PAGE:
On Sunday (7/19) no tropical systems of interest were being tracked.

 

South Pacific

Overview
On Sunday (7/19) the southern branch of the jetstream exhibited a small and weak trough pushing north under New Zealand, perhaps enough to support weak gale development. But a solid ridge was slamming its way south under Tahiti, already impacting the Ross Ice shelf and totally shutting down gale development over the Central and Southeast Pacific. A strong cutoff trough was east of Tahiti, remnants of a decent storm there 24 hours earlier. Over the next 72 hrs this same configuration is to hold with a weak trough under and southeast of New Zealand and a solid ridge pushing hard to the south under Tahiti impacting Antarctica completely suppressing gale development. Beyond 72 hours that trough is expected to get cut off by yet another ridge dropping hard south under New Zealand while the ridge under Tahiti slides east some. In short, not clear signs of any support for gale development.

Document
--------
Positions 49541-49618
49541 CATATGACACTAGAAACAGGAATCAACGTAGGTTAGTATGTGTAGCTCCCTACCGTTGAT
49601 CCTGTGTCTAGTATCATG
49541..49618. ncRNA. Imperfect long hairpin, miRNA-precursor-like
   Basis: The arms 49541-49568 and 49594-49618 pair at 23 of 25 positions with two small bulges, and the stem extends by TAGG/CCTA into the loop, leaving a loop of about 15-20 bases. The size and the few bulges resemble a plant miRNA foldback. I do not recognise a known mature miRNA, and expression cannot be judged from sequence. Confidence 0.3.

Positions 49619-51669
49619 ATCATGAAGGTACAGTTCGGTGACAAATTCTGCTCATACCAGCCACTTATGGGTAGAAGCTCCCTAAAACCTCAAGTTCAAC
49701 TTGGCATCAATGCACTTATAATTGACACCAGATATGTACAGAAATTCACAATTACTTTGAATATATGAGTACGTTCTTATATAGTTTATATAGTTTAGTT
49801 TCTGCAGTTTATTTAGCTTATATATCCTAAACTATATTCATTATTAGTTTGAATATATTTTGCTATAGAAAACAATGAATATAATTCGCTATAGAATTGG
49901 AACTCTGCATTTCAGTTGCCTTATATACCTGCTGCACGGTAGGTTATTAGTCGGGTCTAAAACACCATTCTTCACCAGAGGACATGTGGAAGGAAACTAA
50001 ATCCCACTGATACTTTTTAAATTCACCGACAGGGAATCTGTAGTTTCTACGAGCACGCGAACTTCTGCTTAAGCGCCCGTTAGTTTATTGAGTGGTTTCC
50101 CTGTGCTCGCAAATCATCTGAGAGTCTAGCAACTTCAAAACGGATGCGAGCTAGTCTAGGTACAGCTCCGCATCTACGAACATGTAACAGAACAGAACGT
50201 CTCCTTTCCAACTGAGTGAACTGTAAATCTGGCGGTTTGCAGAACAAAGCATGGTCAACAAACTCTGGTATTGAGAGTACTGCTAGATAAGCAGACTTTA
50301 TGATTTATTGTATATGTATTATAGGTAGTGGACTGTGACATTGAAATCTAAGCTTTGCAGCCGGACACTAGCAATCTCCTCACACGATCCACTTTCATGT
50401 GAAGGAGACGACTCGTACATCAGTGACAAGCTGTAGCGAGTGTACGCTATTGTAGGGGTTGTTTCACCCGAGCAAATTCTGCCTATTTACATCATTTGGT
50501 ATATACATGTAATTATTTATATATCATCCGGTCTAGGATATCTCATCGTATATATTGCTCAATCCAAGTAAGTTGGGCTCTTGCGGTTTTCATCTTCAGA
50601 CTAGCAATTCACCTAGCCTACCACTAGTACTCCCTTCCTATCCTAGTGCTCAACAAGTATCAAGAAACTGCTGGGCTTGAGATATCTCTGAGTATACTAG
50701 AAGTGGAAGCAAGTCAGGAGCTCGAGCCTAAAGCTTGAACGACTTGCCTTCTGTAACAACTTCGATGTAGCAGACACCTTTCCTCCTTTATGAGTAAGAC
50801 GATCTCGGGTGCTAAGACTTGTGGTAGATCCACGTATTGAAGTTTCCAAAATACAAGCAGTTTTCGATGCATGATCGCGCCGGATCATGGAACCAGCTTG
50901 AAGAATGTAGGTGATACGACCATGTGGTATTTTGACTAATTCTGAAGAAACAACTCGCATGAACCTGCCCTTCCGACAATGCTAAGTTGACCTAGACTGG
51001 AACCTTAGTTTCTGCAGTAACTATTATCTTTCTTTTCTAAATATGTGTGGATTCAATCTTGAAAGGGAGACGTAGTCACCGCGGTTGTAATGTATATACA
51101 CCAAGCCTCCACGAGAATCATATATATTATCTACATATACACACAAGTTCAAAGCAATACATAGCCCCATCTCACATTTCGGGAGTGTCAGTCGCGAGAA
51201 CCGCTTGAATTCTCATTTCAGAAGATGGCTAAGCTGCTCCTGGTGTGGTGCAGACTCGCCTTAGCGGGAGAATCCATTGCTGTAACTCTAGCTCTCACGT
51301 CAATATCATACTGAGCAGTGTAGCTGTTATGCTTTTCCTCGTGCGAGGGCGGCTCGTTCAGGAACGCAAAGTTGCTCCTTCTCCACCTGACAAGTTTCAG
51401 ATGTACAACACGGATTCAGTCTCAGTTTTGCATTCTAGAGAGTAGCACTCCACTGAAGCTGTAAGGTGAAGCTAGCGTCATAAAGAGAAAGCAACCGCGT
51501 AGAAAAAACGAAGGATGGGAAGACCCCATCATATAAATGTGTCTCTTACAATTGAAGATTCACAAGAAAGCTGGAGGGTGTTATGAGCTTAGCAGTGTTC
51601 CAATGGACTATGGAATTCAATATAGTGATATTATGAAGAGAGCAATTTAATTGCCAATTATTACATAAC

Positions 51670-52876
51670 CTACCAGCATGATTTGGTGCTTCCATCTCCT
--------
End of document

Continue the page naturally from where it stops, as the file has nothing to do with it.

At the surface on Sunday (7/19) the remnants of a storm that was south of Tahiti (see Southeast Pacific Storm below) was fading out in the far Southeast Pacific with no swell producing fetch left. A massive 936 low pressure system was well southeast of New Zealand over the Ross Ice Shelf and ice locked with a broad area of 30-35 kt southwest winds off New Zealand pushing up to the northeast producing a broad area of 22-27 ft seas and forecast to hold through Monday dissipating early Tuesday (7/21). 13-14 secs period swell is likely already pushing up towards Hawaii. Over the next 72 hours virtually no other swell producing weather systems are forecast with high pressure forecast to start taking control of especially the Southeast Pacific.